Posted on August 25, 2009 – 11:10 am | Author: chrisolds
Beckett Updates | 1963 Topps, baseball movies, Bull Durham, Durham Bulls, Kevin Costner, minor league baseball, Nuke LaLoosh, Obak, Ron Shelton, Steve Dalkowski, Tim Robbins, Topps, TRISTAR | Comments (0)
The forthcoming TRISTAR Obak baseball set includes some serious surprises and some fascinating baseball-related inclusions.
But this one might be one of the cooler ones of the bunch.
You see, Steve Dalkowski was at one time regarded as the hardest-throwing pitcher ever, some saying he threw 110 miles an hour — at least that’s what the back of his newest baseball card says.
Whether that’s true or just baseball legend intensified by years of dust, he played in an era before radar guns so it doesn’t matter. What’s cool about this card?
Dalkowski is considered to be the player who was a key inspiration for Ebby Calvin “Nuke” Laloosh from Bull Durham.
You know, the guy with a quadraphonic Blaupunkt.
You see, years before Tim Robbins wore No. 37, there was another million-dollar arm with a five-cent … well, you know.
You see unlike Nuke, “Dalko” never made The Show, despite his pitches being so powerful that they shattered umpire masks and penetrated backstops. (His Obak baseball card says that, too.)
But the real story of Dalko wasn’t lost on Ron Shelton, who wrote and directed Bull Durham, which became the highest-grossing baseball movie of all time when it was released in 1988. Shelton played minor league ball — in the same Baltimore Orioles farm system as Dalko.
“Playing baseball in Stockton and Bakersfield several years behind Dalko, but increasingly aware of the legend,” Shelton wrote in a piece for The Los Angeles Times, “I would see a figure standing in the dark down the right-field line at old Sam Lynn Park in Oildale, a paper bag in hand. Sometimes he would come to the clubhouse to beg for money.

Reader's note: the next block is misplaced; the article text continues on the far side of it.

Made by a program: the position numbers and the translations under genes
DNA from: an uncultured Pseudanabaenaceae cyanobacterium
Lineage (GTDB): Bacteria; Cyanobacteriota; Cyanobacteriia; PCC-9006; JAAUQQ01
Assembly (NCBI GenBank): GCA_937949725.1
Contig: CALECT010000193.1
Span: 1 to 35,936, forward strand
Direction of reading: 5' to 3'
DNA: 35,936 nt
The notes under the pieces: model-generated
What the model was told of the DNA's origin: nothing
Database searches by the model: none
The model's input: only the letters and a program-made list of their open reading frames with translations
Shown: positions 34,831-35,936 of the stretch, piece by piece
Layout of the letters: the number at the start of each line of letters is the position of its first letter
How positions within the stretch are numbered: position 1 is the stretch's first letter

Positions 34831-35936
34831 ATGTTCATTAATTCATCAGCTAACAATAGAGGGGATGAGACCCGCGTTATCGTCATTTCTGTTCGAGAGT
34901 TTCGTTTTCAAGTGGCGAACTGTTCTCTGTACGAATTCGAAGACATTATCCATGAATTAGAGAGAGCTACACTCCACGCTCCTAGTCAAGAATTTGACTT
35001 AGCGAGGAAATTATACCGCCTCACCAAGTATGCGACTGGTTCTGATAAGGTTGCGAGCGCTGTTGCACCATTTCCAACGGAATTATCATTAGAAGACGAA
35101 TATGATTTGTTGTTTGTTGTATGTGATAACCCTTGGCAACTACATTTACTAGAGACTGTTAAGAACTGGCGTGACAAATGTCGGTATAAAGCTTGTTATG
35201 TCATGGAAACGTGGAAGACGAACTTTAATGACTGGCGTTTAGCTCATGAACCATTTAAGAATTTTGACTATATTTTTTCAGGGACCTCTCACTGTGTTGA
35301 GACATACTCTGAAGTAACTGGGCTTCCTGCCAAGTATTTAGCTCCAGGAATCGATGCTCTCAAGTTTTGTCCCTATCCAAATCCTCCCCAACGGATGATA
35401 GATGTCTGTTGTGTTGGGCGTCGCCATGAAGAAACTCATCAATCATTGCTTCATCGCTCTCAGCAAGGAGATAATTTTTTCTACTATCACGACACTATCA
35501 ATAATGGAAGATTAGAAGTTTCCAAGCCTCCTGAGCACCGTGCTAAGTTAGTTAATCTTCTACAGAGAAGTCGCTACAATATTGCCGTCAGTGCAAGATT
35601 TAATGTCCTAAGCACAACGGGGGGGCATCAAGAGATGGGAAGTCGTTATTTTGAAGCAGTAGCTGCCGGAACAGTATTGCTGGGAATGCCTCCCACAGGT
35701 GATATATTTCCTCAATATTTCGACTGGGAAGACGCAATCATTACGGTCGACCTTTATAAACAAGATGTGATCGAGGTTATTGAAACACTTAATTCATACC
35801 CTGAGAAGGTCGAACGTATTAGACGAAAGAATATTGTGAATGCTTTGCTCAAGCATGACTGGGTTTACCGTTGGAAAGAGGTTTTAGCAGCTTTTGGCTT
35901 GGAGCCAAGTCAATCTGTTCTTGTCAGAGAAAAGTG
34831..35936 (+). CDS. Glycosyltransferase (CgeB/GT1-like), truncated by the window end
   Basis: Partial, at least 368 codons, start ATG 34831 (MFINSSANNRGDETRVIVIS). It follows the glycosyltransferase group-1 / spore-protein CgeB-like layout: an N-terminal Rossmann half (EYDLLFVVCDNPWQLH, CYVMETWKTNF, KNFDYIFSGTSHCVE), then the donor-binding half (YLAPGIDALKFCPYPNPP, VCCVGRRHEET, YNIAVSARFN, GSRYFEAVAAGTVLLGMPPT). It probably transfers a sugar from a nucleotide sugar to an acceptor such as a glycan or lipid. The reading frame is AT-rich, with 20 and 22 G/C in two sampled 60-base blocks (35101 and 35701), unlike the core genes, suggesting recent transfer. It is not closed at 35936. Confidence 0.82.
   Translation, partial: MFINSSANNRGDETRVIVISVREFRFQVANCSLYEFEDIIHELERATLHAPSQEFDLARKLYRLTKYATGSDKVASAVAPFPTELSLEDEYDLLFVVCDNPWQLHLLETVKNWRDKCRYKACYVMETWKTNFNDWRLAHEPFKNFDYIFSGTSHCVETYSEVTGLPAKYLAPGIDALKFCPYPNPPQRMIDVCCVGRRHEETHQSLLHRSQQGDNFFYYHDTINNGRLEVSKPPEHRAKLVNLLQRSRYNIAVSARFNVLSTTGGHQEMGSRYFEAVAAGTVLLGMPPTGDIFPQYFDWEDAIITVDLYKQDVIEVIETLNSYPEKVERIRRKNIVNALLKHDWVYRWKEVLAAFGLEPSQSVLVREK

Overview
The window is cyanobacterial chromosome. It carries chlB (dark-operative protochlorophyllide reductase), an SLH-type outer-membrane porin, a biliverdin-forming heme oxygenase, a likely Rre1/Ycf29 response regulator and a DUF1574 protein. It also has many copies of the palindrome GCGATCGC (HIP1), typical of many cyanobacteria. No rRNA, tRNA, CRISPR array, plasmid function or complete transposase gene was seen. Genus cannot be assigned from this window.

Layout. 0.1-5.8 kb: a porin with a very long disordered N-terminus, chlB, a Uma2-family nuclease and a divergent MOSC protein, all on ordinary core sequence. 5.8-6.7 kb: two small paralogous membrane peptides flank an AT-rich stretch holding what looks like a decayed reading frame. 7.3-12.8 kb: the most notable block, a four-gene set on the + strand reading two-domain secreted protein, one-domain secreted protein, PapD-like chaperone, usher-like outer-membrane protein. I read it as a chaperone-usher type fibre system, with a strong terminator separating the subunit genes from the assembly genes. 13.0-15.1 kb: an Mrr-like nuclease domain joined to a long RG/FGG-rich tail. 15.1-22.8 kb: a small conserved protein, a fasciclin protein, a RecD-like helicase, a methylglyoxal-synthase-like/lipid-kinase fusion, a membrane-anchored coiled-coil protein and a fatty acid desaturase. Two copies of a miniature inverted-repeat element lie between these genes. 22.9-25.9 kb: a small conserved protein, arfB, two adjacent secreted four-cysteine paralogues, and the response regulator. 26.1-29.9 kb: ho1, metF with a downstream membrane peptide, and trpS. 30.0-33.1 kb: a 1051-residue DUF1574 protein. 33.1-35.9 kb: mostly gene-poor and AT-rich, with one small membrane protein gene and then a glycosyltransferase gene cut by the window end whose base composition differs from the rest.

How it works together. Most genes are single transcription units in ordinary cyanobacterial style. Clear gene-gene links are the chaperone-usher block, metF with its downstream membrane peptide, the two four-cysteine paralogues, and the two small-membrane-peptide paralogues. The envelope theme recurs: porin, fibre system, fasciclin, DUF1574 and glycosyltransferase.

“Our manager, Joe Altobelli, would talk to him, give him some change, then come back and report, ‘That was Steve Dalkowski.’ And a clubhouse full of cocky, young, testosterone-driven baseball players sat in awe — of the unimaginable gift, the legend, the fall.”
Dalko didn’t make it to The Show, instead toiling in the minors for nine seasons, playing for a dozen teams in eleven different leagues. His career record? 46-80 with a 5.57 ERA and 1,354 walks in 995 innings. (His career strikeout total is incomplete.) In 1958 alone, though, he walked 245 batters in 188 innings, so that should give you some idea of his on-field woes mixed with milestone mph successes.
Seems like more of an unfortunate version of the Crash Davis tale to me, but it’s one that we can all learn from. (What’s Dalko doing today? Read the link above.)
Shelton sums Dalko up well.
“In his sport” he wrote, “he had the equivalent of Michelangelo’s gift but could never finish a painting.”
However the unfortunate masterpiece that is Steve Dalkowski’s career does have its cardboard highlights.
The OBak card, which arrives in the throwback-style set inspired by the minor league tobacco cards of the same name from 100 years ago, will arrive in collectors’ hands beginning on Monday.
The product also includes a limited number of cards autographed by the man who inspired Nuke.
It’s not his only other baseball card — he appeared in the 1963 Topps set on card No. 496, a fifth series Rookie Stars card (worth about $30) that also features Angels’ pitcher Fred Newman, Dodgers pitcher Jack Smith and Senators pitcher Carl Bouldin.
There’s no doubting that those players likely have a story or two behind them, but the Baltimore Orioles pitcher in the upper left corner is the one that, to me, says plenty.
I’m sure his OBak card, produced 46 years after his first, will have a similar appeal.
Chris Olds has collected sports cards and memorabilia since 1987. Before coming to Beckett Media, he wrote about the hobby for the Orlando Sentinel on his blog, SportsStuff, and for the San Antonio Express-News and The Tuscaloosa (Ala.) News. Do you have a comment, question or idea? Send e-mail to him at email@example.com.
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